"But why did we not breakfast at the Parpaillot?"
"Because we have very important matters to communicate to one another, and it was impossible to talk five minutes in that inn without being annoyed by all those importunate fellows, who keep coming in, saluting you, and addressing you. Here at least," said Athos, pointing to the bastion, "they will not come and disturb us."
"It appears to me," said d'Artagnan, with that prudence which allied itself in him so naturally with excessive bravery, "that we could have found some retired place on the downs or the seashore."
"Where we should have been seen all four conferring together, so that at the end of a quarter of an hour the cardinal would have been informed by his spies that we were holding a council."
"Yes," said Aramis, "Athos is right: animadvertuntur in desertis."
"A desert would not have been amiss," said Porthos; "but it behooved us to find it."
"There is no desert where a bird cannot pass over one's head, where a fish cannot leap out of the water, where a rabbit cannot come out of its burrow, and I believe that bird, fish, and rabbit each becomes a spy of the cardinal. [...]"
During the Parliamentary summer recess / news "silly season" the Home Office are going through the motions of Yet Another Public Consultation.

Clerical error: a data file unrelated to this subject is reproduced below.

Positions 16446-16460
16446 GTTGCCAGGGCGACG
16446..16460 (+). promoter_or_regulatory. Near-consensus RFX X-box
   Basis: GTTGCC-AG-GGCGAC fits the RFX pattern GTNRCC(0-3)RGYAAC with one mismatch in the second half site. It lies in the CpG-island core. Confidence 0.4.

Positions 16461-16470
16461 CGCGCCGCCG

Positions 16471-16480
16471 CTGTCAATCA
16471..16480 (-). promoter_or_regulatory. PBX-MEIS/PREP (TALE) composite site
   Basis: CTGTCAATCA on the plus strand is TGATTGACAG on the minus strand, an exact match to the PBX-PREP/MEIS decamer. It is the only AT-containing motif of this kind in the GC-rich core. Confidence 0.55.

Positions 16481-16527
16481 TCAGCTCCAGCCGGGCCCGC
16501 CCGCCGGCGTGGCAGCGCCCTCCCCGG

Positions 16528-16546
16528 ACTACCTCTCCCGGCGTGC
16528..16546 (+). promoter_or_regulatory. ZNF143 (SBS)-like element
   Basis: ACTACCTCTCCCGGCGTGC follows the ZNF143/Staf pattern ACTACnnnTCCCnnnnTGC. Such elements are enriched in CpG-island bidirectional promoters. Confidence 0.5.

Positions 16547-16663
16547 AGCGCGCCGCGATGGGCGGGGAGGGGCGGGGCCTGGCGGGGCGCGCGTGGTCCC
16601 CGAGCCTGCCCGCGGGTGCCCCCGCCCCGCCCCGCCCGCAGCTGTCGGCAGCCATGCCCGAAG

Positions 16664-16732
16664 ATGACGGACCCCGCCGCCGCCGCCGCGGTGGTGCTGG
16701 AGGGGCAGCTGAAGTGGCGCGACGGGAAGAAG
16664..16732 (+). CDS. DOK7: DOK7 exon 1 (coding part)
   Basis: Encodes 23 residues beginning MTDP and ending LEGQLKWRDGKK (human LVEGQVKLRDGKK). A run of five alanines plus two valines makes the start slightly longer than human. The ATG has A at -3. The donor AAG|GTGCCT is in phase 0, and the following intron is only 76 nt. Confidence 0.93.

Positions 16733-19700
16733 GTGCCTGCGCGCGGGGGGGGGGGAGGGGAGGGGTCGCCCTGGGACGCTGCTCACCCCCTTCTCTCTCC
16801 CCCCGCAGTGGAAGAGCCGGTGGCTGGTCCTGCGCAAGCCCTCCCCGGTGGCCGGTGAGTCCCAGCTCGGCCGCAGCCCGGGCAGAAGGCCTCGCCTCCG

This one is entitled: Consultation: Transposition of Directive 2006/24/EC (.pdf - 47 pages)
This title seems to be deliberately obscure, but it is in effect about the planned increase in Mandatory Data Retention of Communications Data . This follows on from the European Commission's "policy laundered" Mandatory Data Retention scheme, which affects the 450 million people in the European Union states, but which was steered through the EU bureaucracy by the then British Home Secretary Charles Clarke, during pne of the the UK's 6 month turns at the presidency of the EU.
Several of the larger EU countries cried off fully implementing this scheme for 18 months, but they all implemented the bits dealing with conventional landline telephones and faxes, and mobile phones, as of 1st October 2007 - see SI 2007 No. 2199 ELECTRONIC COMMUNICATIONS The Data Retention (EC Directive) Regulations 2007
Included in the Consultation Document is a new Draft Statutory Instrument, which rolls up all the provisions of that SI 2007 No. 2199, and adds in the vague terms "internet access" and "internet e-mail" and "internet telephony", without clarifying exactly what they mean in detail.
N.B. there is no Data Retention of web site URL visits under this proposed implementation of the European Commission scheme,
However, that does seem to be the way in which the Home Office is dreaming, as part of the Interception Modernisation Programme
See The Register - UK.gov to spend hundreds of millions on snooping silo and, back in July, when Information Commissioner mildly criticises the Home Office's centralised communications traffic database plan